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Fewer than 1,500 new coronavirus cases identified; under 5,500 tests

Published: Jan. 11, 2021 at 2:03 PM CST|Updated: Jan. 11, 2021 at 2:33 PM CST
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MADISON, Wis. (WBAY) – With 50% of Wisconsin’s population tested at least once for the coronavirus, the number of people getting tested for the first time is small. The Wisconsin Department of Health Services received fewer than 5,500 results (5,454) from people being tested or testing positive for the first time. The state identified 1,456 new cases, which is 26.7% of those tests, with the remaining 3,998 showing negative. New cases were identified in 65 of Wisconsin’s 72 counties.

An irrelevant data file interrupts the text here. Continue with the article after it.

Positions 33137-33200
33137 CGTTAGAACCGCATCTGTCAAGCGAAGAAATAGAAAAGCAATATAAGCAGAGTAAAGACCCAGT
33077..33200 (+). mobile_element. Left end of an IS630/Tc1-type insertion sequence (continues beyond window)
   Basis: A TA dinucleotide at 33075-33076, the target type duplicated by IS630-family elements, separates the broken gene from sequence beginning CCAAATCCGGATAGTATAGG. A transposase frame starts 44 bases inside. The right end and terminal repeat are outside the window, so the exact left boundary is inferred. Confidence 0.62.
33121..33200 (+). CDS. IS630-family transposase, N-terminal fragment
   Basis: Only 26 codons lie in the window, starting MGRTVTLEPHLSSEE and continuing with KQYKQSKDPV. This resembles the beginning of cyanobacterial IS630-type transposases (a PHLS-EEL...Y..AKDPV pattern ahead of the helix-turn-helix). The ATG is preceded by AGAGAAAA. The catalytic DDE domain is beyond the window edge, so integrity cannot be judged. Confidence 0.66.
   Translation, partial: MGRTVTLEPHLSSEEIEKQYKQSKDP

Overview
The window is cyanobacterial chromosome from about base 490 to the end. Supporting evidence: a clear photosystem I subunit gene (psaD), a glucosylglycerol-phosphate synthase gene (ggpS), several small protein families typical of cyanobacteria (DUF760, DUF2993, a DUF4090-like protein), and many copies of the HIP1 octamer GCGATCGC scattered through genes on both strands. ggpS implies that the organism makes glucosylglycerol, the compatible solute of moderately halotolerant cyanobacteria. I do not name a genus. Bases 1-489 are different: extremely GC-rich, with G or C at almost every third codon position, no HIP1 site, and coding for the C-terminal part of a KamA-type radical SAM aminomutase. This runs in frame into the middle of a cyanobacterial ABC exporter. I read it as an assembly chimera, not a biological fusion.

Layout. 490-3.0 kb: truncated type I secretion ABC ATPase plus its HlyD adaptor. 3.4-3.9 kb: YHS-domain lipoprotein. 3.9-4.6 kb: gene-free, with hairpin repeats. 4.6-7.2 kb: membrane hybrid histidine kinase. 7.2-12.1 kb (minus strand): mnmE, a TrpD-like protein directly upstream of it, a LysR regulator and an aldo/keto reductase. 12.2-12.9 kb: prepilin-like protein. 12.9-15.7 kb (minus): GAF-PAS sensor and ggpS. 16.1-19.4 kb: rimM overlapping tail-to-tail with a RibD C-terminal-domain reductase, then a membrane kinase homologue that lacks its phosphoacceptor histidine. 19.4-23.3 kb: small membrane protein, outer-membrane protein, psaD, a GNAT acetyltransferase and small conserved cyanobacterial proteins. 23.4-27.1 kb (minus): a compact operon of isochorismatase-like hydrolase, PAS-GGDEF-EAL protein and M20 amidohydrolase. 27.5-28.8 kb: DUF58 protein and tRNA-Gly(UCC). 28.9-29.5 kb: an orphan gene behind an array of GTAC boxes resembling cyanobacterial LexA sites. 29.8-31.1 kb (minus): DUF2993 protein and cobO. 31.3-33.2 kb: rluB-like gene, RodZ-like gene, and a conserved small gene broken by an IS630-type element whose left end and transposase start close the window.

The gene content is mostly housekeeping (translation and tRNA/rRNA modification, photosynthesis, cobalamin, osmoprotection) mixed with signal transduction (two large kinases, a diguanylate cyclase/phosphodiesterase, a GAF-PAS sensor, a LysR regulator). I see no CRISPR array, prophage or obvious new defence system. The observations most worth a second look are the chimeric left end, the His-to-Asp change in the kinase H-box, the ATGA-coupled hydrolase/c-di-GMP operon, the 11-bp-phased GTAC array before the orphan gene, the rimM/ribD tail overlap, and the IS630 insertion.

This is 23rd time in the last 30 days the state received less than 10,000 test results and the fifth time less than 1,500 were positive. Wisconsin is averaging 2,915 cases a day over the past 7 days, a slight increase from 2,908.

The state reported 5 deaths, the second day in a row it was in single digits, though we caution death tallies are typically lower on Sundays and Mondays than other days of the week. Wisconsin’s COVID-19 death toll crept up to 5,162. It’s the 9th time the count was in the single digits in the past 30 days. The 7-day average held steady at 40 deaths per day.

The deaths were reported in Lafayette, Sauk, Shawano, Vilas and Wood counties.

County-by-county case and death numbers appear later in this article.

In addition to the official daily numbers, the DHS reports results for people tested multiple times*, such as health care workers or patients being treated for COVID-19. By these measures, the DHS received 11,566 results Sunday, including 1,182 that were positive, and the 7-day positivity rate declined for a fifth day to 10.0%, the lowest since December 30 (see explanation below).